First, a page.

Past Climate

Extinction: the changing face of the biosphere

In the Earth’s 4.6 billion year history, over 99% of all the species that have ever existed have become extinct. In the majority of cases, these extinctions are due to competition between species for space, food, or other resources; or that a species did not adapt sufficiently or quickly enough to changes in the environment. Extinction is a natural and on-going part of the biosphere’s engineering that continues at a background rate. This constant cycle of extinction, adaptation, and evolution means that as one species meets its demise, another will take its ecological niche. Over long time periods (thousands or millions of years), this can...

Alpine plants and recent climate change

Alpine plants grow above the altitudinal tree-line in mountains around the world. Because alpine plants grow in areas with low summer and winter temperatures, very low night temperatures, frost, short growing-season, high winds, or extended snow-lie, and grow very slowly, it is widely accepted that alpines grow in such extreme habitats because of their physiological tolerance or requirement for cold conditions and/or their intolerance to competition from taller, more rapidly growing lowland or montane plants. Some, but certainly not all, alpines can, with care, be successfully grown in lowland gardens in the absence of competition from tall plants. Alpine plants are thus potentially sensitive to climate...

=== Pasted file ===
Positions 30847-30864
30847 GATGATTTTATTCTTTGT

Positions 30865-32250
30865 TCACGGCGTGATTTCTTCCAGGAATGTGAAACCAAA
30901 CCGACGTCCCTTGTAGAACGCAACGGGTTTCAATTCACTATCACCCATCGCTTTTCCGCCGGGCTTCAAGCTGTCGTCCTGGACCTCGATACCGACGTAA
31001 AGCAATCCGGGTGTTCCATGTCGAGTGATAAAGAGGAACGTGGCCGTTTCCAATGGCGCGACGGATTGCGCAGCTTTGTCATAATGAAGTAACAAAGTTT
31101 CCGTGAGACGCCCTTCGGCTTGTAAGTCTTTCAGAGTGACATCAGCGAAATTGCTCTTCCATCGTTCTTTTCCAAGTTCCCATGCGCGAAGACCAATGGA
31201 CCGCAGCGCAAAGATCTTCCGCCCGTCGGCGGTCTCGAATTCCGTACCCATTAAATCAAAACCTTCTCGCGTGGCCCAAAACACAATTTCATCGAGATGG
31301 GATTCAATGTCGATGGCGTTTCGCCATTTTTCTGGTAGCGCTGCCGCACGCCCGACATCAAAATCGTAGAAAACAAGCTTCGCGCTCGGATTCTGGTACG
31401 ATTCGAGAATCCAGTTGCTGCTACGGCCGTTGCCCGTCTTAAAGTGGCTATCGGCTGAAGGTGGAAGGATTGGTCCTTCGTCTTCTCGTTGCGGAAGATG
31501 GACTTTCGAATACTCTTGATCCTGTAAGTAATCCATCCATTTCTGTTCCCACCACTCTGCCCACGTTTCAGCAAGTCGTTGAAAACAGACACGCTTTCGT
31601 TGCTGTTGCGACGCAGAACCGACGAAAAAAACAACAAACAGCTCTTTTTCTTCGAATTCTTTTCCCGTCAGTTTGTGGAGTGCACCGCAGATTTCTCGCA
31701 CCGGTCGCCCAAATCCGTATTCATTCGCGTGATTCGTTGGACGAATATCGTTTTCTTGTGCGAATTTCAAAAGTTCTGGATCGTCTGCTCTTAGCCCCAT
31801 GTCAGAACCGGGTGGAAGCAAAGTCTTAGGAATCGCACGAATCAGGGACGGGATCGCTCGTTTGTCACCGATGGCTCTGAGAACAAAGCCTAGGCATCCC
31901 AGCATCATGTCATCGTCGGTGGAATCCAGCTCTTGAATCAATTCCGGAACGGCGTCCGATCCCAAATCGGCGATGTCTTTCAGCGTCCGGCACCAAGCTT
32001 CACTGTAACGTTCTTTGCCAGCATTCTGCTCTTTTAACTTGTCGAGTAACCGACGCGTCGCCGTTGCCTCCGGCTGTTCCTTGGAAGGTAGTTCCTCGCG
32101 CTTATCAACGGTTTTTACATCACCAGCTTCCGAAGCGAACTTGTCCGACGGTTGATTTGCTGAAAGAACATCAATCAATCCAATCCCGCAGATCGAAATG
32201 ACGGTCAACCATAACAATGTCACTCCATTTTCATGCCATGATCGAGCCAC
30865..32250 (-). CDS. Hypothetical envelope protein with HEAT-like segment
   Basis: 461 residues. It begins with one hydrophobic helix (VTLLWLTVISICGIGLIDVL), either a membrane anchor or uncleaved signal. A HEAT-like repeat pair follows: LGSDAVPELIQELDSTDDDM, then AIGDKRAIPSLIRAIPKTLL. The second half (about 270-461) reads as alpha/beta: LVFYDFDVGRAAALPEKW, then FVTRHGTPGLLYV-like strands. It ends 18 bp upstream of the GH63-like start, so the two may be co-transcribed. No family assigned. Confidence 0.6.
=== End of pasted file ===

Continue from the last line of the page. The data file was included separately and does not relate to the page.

Climate history from lakes

Lakes are distributed widely across the globe, and depending on their location, they can be particularly sensitive to changing climate.  For example, global warming is having a significant impact on lakes in polar and alpine environments, while variation in rainfall patterns impacts on lakes in semi-arid regions.  In order to understand the climate history that can be obtained from lakes, we need to briefly consider how temperature and precipitation affect different types of lakes.   In cold, polar-regions, lakes are normally covered by ice for many months of the year.  During spring, the ice melts and winds help mix the water up, which also ensures...

Challenged by carbon: rocks and climate change

You can’t argue with a rock.  So ideally we would now be on a field trip.  Instead, I offer you a short film made in the field by the Science Museum to accompany a lump of Hertfordshire Puddingstone that is featured in the Atmosphere Gallery, first opened in 2010.   Thanks to geology, the scientific case for human-induced climate change has recently become significantly more plausible.  New observational science based on cores taken from deep beneath the floor of the oceans offers crucial support and control for the computer-based forecasts of those creating models of future climate change.  Thanks to the work of the late...

Cave deposits (speleothems) as archives of environmental change

Speleothems, from the Greek words for cave and deposit, include the familiar descending stalactites, upward-growing stalagmites and more continuous sheets called flowstones.  They grow slowly, at rates of between 1 mm a year to 0.001 mm a year.   This growth can persist for many thousands of years before being interrupted.  As with trees, speleothems commonly display annual layers which may be visible when a sample is polished, or recognised through chemical analyses.  Ideally, a sample will accumulate regular, parallel layers,  allowing the investigator to study its growth through time, and see changes in environmental conditions. These speleothems grow in caves within limestone rock.  Typically the...